Nevertheless, it is very important to be aware of the pitfalls that have plagued biomarker research over the years. In almost half a century of breast cancer biomarker research only TWO biomarkers have proved to be of clinical value: ER and Her2. The significance of what PR means is still disputed. We know for a fact that problems with assays have led to erroneous assessments, less than optimal treatment, and most importantly, premature loss of many lives. Unfortunately, recent studies indicate that there are still problems, for example, with accurate ER and Her2 assays. For example the cut point for ER positivity varies from 1 to 25% of cells with estrogen receptors. A recent study showed that 20% of Her2 tests were not accurate. As many have said, a treatment is only as good as its biomarker, and hence they too need to be rigorously regulated.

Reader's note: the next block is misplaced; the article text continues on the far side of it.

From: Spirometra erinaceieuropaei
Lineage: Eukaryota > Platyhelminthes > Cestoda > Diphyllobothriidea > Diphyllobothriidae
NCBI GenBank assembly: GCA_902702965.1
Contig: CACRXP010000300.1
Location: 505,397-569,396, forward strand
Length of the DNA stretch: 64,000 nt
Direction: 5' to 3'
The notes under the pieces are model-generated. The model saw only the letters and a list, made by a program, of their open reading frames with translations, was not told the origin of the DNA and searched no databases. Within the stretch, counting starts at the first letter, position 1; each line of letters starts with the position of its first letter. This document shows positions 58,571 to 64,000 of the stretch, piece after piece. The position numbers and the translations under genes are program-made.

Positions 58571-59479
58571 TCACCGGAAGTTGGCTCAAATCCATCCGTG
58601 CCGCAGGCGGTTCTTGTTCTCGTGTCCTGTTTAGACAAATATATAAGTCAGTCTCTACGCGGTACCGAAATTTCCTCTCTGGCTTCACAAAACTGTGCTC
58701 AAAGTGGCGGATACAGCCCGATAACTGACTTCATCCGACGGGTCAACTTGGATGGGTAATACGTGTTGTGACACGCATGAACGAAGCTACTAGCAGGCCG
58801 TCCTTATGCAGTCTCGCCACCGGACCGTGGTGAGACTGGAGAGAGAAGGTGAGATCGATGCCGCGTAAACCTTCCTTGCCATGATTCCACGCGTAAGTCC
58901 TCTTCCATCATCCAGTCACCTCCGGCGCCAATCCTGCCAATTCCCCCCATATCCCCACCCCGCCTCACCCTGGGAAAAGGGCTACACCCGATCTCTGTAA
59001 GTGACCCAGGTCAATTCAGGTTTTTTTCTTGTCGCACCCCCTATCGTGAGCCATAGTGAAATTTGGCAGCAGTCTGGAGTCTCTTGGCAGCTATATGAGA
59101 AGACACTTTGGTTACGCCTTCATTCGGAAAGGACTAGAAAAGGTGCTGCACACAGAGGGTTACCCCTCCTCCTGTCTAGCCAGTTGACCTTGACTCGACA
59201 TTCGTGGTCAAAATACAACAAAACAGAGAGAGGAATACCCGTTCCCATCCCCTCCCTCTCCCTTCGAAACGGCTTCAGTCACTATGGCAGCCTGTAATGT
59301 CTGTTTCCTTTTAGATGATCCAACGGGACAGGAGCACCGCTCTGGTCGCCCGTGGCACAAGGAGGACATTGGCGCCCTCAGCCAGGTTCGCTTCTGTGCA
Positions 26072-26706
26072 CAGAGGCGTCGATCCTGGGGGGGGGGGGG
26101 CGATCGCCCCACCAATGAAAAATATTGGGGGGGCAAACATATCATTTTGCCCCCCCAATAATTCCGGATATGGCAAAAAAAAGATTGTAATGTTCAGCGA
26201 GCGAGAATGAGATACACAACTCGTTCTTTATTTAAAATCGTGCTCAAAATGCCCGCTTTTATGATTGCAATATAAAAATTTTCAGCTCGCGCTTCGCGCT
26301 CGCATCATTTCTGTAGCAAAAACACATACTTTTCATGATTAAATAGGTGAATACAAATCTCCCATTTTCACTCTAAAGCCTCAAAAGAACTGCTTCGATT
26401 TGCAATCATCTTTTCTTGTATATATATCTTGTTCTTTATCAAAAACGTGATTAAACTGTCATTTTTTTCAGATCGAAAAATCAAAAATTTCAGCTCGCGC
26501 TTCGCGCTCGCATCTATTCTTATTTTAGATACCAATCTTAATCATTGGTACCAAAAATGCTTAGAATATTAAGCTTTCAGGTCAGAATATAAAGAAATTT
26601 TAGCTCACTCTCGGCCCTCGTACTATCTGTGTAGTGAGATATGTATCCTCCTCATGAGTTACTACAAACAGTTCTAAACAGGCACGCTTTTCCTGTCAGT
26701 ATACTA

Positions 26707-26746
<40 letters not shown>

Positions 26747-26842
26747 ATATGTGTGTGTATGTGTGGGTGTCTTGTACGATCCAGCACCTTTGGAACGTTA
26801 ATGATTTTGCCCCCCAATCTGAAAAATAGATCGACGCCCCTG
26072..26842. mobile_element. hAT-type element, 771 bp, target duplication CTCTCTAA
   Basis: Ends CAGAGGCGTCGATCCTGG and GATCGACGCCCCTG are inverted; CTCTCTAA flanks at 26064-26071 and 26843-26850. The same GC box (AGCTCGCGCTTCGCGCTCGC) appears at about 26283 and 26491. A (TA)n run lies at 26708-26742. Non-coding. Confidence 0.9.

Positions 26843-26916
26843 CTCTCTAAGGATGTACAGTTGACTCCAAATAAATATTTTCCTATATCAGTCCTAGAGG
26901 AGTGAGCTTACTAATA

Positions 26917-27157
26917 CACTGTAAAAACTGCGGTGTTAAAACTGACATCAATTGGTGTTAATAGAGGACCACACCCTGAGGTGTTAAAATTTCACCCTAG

One of the most important recommendations of the National Breast Cancer Coalition’s Strategic Consensus Report on Breast Cancer Biomarkers is “to incorporate the best components of drug development to guide the development and validation of biomarker assays.” This new FDA Guidance for IVDMIAs is an important first step in that direction. It will assure that IVDMIAs are: 1) examined before they are marketed; 2) that their results are reproducible by an independent body; 3) that they are tested for accuracy; and 4) that they have clinical relevance. The writing of the IVDMIA label, as with new drugs, must be over seen by the FDA to ensure that there are no false claims and that the results of an INDMIA assays are understandable to both doctors and patients. It is clear to me that neither CLIA, the Federal Trade Commission, nor any other agency in HHS has the depth of the experience, the capabilities, or the resources to undertake such a job, nor do they have the regulatory power.